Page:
[0030] When a player 110i aborts during a cooperative team match, to ensure fairness a "stand-in player" can be defined. The stand-in player is not a player in the usual sense; no human person controls the stand-in player. Instead, the stand-in player's score is automatically calculated. Stand-in players can be automatically given the lowest scores reported by the opposite team. This effectively "cancels-out" the lowest scoring player or players on the opposite team, such that the better scoring players on each team are still engaged in fair competition. In a best-vs-best scoring scheme, a stand-in player score may not be needed because all team competition outcomes depend on the best score from an individual player.

[0031] In a sum-vs-sum scoring scheme, the worst, second worst, and so forth score can be copied from the team opposite to the aborted player 110i to cancel-out the aborted player 110i, leaving only the top score(s) to be used in determining the winning team. FIGs. 3-5 are block diagrams illustrating scenarios for handling player aborts and declines in a peer-to-peer wagering platform 100. At 310, team 1 is comprised of player 1 and player 2, while team 2 is comprised of player 3 and player 4. In the example scenario illustrated at 310, player 4 either aborts during gameplay or declines an invitation from player 3 to form a cooperative team. In either case, the low score from team 1, in this case player 2's score, is used as a stand-in score for team 2. Team 2 will win the competition because the sum of scores of team 2 (when considering the stand-in score) is greater than the sum of scores of team 1.

[0032] In the scenario illustrated at 320, a team member from team 1 (i.e., player 1) aborts during gameplay. In this instance, the low score from team 2, which is player 4's score, is used as the stand-in score. Team 2 will win the competition because the sum of score of team 2 is greater than the sum of score of team 1 (when considering team 1's stand-in score). In the scenario illustrated at 330, a team member from each of team 1 and team 2 (i.e., player 1 and 3, respectively) aborts during gameplay or, in some implementations, declined an invitation to join. In this instance, no stand-in player/score is required because each team has an equal number of participating players.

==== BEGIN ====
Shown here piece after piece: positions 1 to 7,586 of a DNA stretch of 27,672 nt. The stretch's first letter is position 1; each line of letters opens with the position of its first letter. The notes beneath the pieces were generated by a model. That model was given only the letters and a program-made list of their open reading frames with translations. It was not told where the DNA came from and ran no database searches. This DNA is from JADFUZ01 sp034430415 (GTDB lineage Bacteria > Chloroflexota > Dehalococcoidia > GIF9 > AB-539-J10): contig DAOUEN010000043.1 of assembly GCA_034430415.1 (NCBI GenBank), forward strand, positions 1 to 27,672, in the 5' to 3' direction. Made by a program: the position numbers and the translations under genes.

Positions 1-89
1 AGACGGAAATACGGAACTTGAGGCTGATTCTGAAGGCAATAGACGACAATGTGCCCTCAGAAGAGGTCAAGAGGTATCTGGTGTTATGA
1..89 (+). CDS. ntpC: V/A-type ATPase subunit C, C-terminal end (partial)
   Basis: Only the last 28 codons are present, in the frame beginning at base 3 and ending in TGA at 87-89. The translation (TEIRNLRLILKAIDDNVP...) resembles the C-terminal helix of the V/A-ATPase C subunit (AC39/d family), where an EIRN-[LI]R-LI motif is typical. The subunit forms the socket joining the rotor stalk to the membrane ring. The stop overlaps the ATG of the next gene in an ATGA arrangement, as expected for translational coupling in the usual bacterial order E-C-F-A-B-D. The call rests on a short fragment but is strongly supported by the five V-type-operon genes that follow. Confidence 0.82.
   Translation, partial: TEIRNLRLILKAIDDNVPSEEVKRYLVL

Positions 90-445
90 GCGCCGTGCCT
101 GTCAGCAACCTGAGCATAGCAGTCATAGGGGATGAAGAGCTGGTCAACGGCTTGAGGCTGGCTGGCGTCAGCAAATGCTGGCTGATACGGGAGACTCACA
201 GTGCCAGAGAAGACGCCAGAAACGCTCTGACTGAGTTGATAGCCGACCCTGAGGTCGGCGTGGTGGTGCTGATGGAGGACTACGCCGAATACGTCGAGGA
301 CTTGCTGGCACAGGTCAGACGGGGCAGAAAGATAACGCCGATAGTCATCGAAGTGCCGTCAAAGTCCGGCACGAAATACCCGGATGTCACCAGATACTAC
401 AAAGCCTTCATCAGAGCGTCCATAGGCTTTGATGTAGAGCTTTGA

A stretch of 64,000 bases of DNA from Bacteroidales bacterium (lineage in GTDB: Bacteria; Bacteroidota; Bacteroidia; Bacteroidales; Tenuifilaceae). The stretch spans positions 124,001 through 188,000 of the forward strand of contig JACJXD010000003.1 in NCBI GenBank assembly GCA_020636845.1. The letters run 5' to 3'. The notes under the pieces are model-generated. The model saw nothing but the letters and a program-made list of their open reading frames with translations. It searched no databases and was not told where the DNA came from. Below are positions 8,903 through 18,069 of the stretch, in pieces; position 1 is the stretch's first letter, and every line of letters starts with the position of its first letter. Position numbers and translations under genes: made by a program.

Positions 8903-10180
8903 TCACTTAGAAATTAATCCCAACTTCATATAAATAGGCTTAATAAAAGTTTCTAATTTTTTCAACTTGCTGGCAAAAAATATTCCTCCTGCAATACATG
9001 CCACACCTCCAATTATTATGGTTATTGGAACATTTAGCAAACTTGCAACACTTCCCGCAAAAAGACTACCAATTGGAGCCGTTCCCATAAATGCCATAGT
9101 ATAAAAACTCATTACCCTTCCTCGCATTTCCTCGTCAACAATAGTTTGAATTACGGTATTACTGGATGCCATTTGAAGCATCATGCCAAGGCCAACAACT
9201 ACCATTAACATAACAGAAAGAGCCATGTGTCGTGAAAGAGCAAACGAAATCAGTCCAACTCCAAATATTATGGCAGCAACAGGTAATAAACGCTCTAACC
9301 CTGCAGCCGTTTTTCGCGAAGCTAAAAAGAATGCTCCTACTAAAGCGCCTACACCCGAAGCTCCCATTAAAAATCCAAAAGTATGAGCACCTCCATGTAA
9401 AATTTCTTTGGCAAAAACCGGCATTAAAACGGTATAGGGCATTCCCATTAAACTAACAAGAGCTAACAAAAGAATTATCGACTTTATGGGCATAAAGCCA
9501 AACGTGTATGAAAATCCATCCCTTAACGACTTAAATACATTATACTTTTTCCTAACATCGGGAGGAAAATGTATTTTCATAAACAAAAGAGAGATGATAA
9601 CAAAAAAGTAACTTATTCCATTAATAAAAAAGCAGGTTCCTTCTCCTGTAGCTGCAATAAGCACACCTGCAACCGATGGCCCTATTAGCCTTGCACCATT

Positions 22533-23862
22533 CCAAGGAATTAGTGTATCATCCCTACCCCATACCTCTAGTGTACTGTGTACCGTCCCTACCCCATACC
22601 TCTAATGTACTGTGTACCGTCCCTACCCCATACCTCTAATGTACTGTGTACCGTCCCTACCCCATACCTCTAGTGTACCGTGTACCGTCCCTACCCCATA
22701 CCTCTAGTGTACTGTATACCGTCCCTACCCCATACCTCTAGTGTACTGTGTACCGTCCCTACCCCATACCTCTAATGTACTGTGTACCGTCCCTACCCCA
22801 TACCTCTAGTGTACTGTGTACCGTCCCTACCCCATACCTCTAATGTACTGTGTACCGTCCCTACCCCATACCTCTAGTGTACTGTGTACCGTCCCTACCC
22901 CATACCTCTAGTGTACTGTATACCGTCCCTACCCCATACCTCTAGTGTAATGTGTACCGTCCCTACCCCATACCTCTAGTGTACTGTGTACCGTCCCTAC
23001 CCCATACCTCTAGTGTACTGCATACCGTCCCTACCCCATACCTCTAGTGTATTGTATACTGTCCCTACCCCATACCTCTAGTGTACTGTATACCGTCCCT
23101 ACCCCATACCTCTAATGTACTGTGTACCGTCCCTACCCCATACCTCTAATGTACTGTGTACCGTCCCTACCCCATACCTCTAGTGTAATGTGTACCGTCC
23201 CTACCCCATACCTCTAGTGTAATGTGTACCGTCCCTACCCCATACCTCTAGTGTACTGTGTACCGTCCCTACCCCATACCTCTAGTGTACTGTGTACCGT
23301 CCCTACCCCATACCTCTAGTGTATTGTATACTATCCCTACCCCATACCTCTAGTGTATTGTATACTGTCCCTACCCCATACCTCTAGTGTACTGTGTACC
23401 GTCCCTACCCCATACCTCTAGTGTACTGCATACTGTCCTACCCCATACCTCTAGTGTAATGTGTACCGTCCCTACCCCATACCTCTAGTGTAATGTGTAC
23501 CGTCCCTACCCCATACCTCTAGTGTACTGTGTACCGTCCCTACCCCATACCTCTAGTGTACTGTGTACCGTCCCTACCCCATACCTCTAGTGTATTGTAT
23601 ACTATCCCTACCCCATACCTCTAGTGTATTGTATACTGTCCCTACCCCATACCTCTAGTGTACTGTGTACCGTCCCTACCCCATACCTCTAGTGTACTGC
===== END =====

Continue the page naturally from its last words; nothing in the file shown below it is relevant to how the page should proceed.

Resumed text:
[0033] In the scenario illustrated at 340, all members of a team (i.e., team 2) abort during gameplay and/or decline the invitation. In this instance, team 2 forfeits the competition. In the scenario illustrated at 350, in which each team has four players, multiple players on team 1 (i.e., player 1 and player 4) abort during gameplay. In this instance, the lowest two scores serve as stand-in scores for team 1. In the scenario illustrated at 360, multiple players on team 1 (i.e., players 1 and 3) abort during gameplay, while one player on team 2 (i.e., player 8) aborts during gameplay or declines an invitation. Two stand-in scores are used for team 1 and one stand-in score is used for team 2. Team 1 wins the competition because the sum of their scores, including the stand-in scores for players 1 and 3, is greater than the sum of scores, including the stand-in score for player 8, for team 2. In the scenario illustrated at 370, two players from each of team 1 and team 2 (i.e., players 1 and 3; and 6 and 8, respectively) abort or decline an invitation to join the cooperative team. No stand-in score is required because each team has an equal number of participating players.